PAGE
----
When you first get to college you will be swimming in new information. Your college will take ‘Welcome Week’ (or your college’s equivalent) as an opportunity to load you up with everything from maps to information on clubs and student organizations.
Before you even step foot in a classroom, you will be knee deep in introduction materials to help you become acclimated with your new life on campus. With all this information, where are you supposed to begin?
The best advice I received when entering college was, surprisingly, to not spend hours reading this introductory material. Sure it’s good to skim, but there’s a better way to get information that is actually important to you.
Talk to older students and learn from them!
1. Older Students Know the Teachers
The teachers you get freshman year can make or break your first months in college. Finding a teacher who other students actually find interesting will mean that you’ll enjoy going to class instead of dreading it!
If your classes are early in the morning (many freshman classes are), your worst nightmare will be taking the cold trek across campus to hear some tenured artifact of a professor ramble on about math, chemistry, or his daughter’s cat.
Older students in your program know which professors to avoid. Befriend them early, take their advice, and escape showing up to class with nothing to look forward to other than ‘good old days’ stories and some bland PowerPoint slides.
2. All of Your Study Materials Are Already Created
All of your notes have already been taken. All the ‘cheat sheets’ have already been drafted. Unfortunately, they’re just not on your hard drive.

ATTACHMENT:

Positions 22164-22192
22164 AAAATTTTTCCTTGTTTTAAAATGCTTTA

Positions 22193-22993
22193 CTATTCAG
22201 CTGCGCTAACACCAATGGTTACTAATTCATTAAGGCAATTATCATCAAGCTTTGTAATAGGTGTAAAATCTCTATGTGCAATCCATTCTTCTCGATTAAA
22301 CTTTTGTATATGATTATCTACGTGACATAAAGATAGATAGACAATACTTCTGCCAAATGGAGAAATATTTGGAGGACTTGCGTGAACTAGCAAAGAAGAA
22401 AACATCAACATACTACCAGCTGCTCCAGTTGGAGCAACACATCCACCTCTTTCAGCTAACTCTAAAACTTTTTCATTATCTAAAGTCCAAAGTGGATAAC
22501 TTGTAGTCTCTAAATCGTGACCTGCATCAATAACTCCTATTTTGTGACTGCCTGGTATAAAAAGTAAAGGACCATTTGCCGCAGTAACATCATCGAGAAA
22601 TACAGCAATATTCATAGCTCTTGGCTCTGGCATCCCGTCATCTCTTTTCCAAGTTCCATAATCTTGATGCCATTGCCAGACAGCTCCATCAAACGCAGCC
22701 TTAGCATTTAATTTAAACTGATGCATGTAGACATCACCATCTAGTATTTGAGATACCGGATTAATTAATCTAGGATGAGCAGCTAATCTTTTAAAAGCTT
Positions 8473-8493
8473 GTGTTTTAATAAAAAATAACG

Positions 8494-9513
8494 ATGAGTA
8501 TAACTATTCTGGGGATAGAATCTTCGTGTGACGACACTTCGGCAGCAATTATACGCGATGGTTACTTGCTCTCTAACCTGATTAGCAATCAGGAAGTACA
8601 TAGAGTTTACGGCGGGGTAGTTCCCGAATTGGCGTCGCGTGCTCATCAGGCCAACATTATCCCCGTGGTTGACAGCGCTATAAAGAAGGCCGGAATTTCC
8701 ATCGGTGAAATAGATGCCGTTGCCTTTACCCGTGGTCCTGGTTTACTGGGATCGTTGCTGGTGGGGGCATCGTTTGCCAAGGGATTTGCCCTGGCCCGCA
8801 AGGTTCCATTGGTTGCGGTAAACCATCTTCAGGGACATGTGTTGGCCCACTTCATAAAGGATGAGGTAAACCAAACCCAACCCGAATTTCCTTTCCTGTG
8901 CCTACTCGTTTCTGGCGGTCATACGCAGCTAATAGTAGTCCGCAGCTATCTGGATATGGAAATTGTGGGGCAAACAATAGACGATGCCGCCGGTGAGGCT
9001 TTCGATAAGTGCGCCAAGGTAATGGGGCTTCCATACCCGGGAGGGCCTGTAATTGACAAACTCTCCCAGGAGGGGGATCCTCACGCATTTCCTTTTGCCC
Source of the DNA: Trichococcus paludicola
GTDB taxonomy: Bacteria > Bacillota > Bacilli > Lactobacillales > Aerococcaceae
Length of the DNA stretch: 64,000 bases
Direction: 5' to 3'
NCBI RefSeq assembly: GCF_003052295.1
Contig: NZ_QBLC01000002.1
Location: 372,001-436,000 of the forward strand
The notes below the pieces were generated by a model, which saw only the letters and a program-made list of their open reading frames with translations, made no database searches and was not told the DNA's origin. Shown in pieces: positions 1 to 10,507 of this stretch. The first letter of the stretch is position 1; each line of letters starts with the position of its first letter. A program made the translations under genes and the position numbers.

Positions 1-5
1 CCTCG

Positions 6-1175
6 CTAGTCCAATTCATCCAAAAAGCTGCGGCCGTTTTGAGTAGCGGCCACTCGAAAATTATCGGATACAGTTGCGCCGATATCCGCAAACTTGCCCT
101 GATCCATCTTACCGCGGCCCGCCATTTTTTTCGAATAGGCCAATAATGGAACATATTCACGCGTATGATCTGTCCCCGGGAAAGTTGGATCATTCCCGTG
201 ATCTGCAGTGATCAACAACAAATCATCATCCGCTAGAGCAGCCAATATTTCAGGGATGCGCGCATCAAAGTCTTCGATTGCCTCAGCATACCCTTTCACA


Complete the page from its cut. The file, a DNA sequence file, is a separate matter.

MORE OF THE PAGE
Older students took your same class (and probably sat in your seat!) just last semester. They took hours to carefully write detailed study guides for all the tests and some of them took detailed notes throughout the entire semester.
It would be a shame to have these carefully crafted resources go to waste. So, don’t let them! Befriend older students and make sure to ask if they have any notes from the classes you’ll be taking this semester. It’s no trouble for them to send them over, and it can save you hours of inefficient studying.
3. Older Students Know Where the Fun Is
Your college most likely gave you a massive stack of documents the first day you arrived. These documents will tell you where to eat, how to get to class, and where you can buy your books.
This information is helpful, but an honest freshman will tell you that they have other things on their mind.
Everyone wants to know where the fun is. For many, freshman year was little more than a mad dash to find that night’s party interspersed with a little time for classes and homework on the side.
Friends who are a few years ahead of you will be invaluable as you try to find fun on campus. They most likely know where the action is and will be able to help you find where you want to go if you’re just looking to kick back.
Interestingly enough, this kind of connection with other students will actually free up more of your time for studying! Many freshman spend a good deal of time looking for parties, and knowing that you’ve got a few options in your back pocket will help you stay focused when you need to take a couple late nights catching up for your biology class.